Not in My Neighborhood

Editor, News-Register:

Most of you who read this letter to the editor live in areas of Wheeling that haven’t been touched by the blight that our fellow citizens have to live beside. So you might have a hard time grasping the daily sight of an abandoned structure next door, over grown with weeds, broken windows, litter and trash, and possibly being used as a place to shoot up.

You don’t know what it’s like to try and keep your property in reasonable shape under those circumstances.

In fact, I’ll go a step further and say that I know with absolute certainty that if you had a deteriorated structure, vacant or occupied, next door you would be storming City Hall demanding immediate attention, and guess what, you probably would get it.

However, the old saying “out of sight, out of mind” is absolutely true in vacant and deteriorated property issues. Take, for example, an abandoned, deteriorated property on Wheeling Island (45 South Broadway). Owned by a woman from Huntington, WV. She hasn’t paid fire service fees, nor the vacant property fees, and the property is listed for abatement and demolition as of May 14, 2018. I can only guess how long that property has been vacant, but I’m sure many years would be a safe bet. Next door to that property is an occupied structure that appears to be in relatively good shape.

Unfortunately there is less than a 10-foot separation between the occupied structure and the abandoned property. If there should be a fire at 45 S. Broadway the occupants, and the next door structure are at extreme risk.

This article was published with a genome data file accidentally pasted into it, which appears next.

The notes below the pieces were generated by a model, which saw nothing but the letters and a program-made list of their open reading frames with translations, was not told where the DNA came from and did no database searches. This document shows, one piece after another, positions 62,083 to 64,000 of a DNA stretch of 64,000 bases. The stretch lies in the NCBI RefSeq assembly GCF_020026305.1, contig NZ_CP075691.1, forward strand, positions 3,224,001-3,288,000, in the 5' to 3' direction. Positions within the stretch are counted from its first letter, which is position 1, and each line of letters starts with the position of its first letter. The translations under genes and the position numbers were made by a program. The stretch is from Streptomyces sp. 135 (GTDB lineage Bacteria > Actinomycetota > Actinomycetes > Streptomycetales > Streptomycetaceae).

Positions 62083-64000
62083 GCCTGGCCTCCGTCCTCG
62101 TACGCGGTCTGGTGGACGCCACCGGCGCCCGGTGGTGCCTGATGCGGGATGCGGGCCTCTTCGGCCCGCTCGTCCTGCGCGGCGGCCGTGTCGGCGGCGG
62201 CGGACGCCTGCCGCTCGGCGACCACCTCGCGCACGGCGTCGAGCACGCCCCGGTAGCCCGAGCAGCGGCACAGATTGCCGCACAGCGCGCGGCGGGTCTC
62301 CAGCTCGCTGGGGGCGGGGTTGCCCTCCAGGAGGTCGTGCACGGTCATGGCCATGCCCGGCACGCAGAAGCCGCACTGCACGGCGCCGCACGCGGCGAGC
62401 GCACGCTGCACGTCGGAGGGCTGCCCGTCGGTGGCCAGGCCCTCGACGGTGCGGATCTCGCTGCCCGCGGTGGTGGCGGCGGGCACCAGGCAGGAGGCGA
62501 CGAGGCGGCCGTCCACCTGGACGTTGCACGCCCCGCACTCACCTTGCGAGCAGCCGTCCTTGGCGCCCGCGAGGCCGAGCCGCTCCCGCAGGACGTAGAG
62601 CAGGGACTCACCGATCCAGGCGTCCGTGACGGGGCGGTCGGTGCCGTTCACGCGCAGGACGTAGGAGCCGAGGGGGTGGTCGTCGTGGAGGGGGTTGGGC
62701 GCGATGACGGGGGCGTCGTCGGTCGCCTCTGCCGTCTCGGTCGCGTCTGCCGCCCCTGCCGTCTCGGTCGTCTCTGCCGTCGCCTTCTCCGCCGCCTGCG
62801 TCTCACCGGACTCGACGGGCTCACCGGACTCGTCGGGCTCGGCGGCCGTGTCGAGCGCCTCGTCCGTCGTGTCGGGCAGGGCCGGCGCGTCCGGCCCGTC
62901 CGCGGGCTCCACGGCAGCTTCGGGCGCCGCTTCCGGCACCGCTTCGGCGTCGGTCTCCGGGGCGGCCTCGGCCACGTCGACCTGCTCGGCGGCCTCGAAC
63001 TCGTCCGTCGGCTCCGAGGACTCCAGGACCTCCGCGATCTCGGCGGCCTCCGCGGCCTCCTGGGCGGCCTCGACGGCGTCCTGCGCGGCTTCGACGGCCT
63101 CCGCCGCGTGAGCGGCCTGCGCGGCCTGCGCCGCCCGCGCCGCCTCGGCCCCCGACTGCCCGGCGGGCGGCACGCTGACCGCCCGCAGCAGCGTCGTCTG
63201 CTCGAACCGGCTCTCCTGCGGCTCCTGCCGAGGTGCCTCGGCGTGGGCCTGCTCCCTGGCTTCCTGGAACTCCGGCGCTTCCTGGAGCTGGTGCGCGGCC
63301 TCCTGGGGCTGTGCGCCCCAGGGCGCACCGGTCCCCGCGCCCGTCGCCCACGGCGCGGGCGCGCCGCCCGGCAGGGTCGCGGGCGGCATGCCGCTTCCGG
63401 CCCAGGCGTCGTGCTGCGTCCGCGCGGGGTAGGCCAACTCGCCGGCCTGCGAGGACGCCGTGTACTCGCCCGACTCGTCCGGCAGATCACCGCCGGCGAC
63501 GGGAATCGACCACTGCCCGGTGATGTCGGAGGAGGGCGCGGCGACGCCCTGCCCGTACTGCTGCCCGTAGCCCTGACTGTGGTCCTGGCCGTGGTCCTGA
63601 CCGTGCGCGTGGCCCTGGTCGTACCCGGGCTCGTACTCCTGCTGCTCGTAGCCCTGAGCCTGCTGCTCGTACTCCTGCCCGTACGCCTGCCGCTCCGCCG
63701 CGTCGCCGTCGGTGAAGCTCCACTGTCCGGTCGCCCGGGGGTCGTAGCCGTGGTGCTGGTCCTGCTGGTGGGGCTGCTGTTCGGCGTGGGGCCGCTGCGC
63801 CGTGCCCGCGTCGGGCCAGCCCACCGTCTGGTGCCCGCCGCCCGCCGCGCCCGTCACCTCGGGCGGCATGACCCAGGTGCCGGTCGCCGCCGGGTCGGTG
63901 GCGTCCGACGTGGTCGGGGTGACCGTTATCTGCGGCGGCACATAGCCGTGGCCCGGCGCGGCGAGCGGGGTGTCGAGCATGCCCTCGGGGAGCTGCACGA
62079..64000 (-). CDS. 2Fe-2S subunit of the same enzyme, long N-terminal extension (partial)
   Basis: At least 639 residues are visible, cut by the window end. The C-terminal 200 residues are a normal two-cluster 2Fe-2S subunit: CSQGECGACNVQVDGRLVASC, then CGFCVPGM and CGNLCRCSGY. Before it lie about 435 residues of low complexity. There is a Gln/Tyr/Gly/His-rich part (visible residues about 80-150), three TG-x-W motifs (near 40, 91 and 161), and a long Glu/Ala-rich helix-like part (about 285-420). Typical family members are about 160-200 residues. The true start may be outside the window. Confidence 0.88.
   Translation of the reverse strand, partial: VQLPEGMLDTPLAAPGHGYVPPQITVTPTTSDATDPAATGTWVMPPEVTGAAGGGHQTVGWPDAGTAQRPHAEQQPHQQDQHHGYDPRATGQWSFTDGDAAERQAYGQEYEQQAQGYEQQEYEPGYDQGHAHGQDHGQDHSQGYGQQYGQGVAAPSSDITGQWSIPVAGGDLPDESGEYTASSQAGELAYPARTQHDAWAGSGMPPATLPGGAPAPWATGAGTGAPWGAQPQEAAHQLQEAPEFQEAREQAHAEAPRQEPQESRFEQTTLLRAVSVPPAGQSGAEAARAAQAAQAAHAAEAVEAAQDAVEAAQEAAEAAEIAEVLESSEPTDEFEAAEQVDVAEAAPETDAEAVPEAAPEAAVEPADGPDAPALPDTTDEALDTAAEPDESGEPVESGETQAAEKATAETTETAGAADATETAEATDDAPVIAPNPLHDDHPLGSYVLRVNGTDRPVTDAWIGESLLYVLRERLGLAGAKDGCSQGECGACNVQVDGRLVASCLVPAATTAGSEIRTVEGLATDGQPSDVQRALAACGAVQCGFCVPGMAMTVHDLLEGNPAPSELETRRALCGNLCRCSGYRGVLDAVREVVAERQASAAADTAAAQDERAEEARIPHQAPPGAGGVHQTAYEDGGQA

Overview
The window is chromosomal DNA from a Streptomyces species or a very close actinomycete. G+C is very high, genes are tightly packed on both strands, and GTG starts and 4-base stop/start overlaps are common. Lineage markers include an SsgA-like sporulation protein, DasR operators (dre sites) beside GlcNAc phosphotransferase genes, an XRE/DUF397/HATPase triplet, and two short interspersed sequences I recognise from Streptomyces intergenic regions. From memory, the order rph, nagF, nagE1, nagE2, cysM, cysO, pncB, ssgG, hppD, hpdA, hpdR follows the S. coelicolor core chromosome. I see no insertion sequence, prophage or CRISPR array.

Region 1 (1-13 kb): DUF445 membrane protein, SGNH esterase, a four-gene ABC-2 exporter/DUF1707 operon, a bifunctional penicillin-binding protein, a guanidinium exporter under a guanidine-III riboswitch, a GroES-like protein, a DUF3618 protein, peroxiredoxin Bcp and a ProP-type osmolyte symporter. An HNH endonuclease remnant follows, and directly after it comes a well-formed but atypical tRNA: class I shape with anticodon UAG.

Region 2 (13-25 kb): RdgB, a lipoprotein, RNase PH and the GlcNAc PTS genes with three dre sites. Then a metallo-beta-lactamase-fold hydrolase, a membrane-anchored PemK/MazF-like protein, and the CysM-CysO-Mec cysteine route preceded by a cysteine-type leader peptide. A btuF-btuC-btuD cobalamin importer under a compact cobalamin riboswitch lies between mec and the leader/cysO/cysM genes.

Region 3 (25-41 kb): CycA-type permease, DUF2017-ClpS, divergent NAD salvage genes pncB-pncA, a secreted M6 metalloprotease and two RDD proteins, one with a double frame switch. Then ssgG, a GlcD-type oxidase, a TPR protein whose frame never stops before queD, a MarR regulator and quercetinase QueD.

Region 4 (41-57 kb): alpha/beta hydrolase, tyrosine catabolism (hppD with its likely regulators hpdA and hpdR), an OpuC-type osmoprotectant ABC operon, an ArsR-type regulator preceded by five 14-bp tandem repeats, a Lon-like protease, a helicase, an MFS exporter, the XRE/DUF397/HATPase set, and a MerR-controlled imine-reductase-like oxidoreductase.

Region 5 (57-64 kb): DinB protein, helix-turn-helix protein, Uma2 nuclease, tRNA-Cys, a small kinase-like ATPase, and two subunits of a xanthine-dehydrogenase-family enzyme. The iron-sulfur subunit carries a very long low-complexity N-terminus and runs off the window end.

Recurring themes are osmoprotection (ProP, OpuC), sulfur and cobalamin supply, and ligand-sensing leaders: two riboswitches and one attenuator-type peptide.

I wonder how the insurance premium of the occupied structure next door is affected, based on the abandoned house? Would the mayor, city manager, city solicitor, councilperson, head of the ECDD, or any affluent citizen stand idly by should that structure be next door to where they live? I don’t think so, and I’d be willing to bet it would have been long gone instead of just sitting there waiting for money to be allocated to tear it down. Oh! And by the way, my information suggests that our mayor and city council have not allocated any monies since 2017 to demolish any of the many abandoned and deteriorated structures. They feel it is more important to expend our taxpayer’s dollars on subsidizing downtown projects such as $650,000 to purchase and remodel the two Main Street properties that should have seen the wrecking ball at a far less cost.

The citizens will not live long enough to see the recovery of the wasted money on those properties.

Getting back on track! Why should I be concerned? What skin do I have in the game? Someone has to shine the light on the injustices and wasteful spending we have witnessed over the past years.

Someone once said that everyone is equal when it comes to code enforcement, it’s just that some are more equal than others. It’s the same old, same old, the little guy doesn’t have the time, patience, or money to fight city hall. In a meeting I attended with city officials on Thursday, I learned a number of things. I look forward to letting you know what I discovered from meeting with those officials when I put pen to paper next week.

I’ll leave you with this quote from Will Rogers: “Even if you’re on the right track, you’ll get run over if you just sit there.”

Hope springs eternal.

J. Jacobs



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